Happiness to me includes tidy spaces, tidy schedules, and even a tidy to-do list. (I’m sure you can imagine how rarely these things happen independently, much less together!) Nice, neat little packages of life, wrapped up cleanly, make me happy.
I love gift wrapping, too. For similar reasons, I enjoy the beautification of the carefully chosen gifts (although I’m not a fan of those oddly shaped ones). Determining a symmetry for the placement of the paper, placing odd numbers of bows on the neatly wrapped boxes, and organizing the wrapped gifts under the tree is something I look forward to doing. My gift wrap is themed by destination: packages going to my in-laws might be all snow-people, packages going to my mother’s house might have Santas, and the friend gifts have reindeer. It helps me organize, visually, and I love how the gifts all look under the tree. That tidiness is soothing, relaxing, and calming; unless, of course, I buy that cheap paper that won’t cut evenly!
(NOTE: At this point, I sound incredibly organized. This is more like a dream sequence of how it should look. In reality, there’s lost scissors, not enough tape, ribbon left across the room…let’s just say the reality is not quite the same as the dream. But I do enjoy the process, and it’s mostly tidy!)
My reading preferences lean toward the tidy, too. Not from a plot perspective, but in a “wrap up all the loose ends neatly by the end” kind of way. Perhaps this is why I really, really, really don’t like reading literary fiction. Those stories so often don’t really end, so much as they just stop (clarification: I realize all lit-fic stories don’t lack a tidy ending, it just seems like they tend to do so, while mysteries tend to have cleaner endings, but of course nothing is absolute in fiction). Or they don’t stop; instead, there’s just unwrapping, and unwrapping, and unwrapping.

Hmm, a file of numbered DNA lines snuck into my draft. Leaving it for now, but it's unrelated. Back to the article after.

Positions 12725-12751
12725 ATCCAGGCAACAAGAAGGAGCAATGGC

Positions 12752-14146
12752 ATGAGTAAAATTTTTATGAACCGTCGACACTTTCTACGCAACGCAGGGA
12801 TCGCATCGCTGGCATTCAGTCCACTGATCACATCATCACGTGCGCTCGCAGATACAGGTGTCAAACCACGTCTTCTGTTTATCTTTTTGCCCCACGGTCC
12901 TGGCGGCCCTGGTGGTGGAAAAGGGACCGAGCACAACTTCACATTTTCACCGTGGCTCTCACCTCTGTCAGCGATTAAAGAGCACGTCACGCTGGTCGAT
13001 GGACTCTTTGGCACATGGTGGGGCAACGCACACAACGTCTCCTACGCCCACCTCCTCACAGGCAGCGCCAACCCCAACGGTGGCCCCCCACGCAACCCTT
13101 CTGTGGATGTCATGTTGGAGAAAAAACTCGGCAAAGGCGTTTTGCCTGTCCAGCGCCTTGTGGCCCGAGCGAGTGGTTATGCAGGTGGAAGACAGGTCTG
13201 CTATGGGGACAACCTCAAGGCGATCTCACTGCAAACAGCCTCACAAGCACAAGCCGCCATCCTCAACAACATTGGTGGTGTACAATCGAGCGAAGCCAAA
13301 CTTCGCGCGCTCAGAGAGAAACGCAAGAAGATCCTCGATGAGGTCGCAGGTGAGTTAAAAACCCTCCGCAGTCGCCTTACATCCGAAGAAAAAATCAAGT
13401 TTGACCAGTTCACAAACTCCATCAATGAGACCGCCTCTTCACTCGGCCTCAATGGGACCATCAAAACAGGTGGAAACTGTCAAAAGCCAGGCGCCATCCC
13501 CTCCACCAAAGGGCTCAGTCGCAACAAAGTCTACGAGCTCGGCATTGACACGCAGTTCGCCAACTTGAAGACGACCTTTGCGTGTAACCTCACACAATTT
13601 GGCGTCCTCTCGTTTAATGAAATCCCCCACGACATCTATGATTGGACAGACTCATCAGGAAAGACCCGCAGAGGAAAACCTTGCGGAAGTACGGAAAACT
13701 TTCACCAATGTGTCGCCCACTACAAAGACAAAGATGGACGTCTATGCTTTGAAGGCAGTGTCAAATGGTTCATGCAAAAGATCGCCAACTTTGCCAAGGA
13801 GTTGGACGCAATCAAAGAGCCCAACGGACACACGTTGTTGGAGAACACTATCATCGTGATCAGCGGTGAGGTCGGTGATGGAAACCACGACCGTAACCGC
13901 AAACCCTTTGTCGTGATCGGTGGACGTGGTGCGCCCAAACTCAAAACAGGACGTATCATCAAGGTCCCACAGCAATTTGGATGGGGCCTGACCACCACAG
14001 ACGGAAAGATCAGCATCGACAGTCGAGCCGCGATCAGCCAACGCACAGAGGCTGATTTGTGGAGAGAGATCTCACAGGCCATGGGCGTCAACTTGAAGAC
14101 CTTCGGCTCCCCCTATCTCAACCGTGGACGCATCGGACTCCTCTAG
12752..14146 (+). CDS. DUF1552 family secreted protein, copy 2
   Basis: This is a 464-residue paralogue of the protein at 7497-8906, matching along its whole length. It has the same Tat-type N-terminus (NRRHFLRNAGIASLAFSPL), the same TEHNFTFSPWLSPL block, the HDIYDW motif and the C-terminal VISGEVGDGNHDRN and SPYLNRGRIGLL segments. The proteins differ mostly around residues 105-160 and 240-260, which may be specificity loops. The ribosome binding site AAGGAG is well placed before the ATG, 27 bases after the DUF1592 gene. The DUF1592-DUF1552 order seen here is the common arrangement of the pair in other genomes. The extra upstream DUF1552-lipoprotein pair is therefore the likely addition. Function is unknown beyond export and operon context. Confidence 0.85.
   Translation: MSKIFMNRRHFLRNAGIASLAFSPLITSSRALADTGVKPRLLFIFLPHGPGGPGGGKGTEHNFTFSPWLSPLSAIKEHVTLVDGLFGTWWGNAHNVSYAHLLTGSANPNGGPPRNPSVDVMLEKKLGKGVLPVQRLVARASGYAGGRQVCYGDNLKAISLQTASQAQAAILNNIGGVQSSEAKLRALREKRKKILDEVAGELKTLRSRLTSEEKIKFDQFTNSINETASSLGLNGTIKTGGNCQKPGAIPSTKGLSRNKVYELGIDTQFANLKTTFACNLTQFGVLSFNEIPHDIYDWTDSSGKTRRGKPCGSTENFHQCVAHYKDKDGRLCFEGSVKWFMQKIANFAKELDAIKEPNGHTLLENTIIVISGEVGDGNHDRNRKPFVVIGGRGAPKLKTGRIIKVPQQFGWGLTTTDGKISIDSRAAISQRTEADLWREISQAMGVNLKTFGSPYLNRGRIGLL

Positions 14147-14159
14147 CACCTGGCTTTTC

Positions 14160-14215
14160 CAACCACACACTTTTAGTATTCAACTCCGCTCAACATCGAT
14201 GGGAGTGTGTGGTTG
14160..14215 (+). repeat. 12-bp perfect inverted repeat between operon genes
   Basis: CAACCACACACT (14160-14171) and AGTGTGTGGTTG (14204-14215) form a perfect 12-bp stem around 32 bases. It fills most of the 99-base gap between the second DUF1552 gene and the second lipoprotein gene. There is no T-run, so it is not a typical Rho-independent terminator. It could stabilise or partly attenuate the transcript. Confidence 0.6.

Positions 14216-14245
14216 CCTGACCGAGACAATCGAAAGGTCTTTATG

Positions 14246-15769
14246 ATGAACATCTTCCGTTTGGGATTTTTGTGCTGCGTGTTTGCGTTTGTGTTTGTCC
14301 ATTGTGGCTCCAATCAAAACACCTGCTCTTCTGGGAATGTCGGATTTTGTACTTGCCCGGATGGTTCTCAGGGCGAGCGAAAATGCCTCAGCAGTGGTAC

Those uncertain endings leave me with an uncomfortable, unfinished feeling, one that is the exact opposite of soothed, relaxed, and calm! I have no interest in deciding for myself how the story ends; I want the writer to finish her story, and let me enjoy the tidiness of it. I want to exist in her world for as long as the story lasts, unwrap the gift that is a clear story line, and then move on. With a series, I expect the main threads to be wrapped up, and just enough left undone to leave me interested in the next book, without leaving me annoyed.
Perhaps because the world is a vastly untidy place, I look to fiction for relief, for the enjoyment of something that is tidy. The story that takes me on a journey, one that is unpredictable for its duration, but that offers the promise of a clear ending, is the one I truly enjoy. Choices are made, paths are followed, and when I read the last page, I know who committed the crime and how–and so does the protagonist. Certainly, there is much that doesn’t have to be wrapped up, but the core story has a beginning, middle, and end. And I love it!
How about you? Do you crave the tidiness of a neat ending, or enjoy the messiness of the not-quite-wrapped-up story?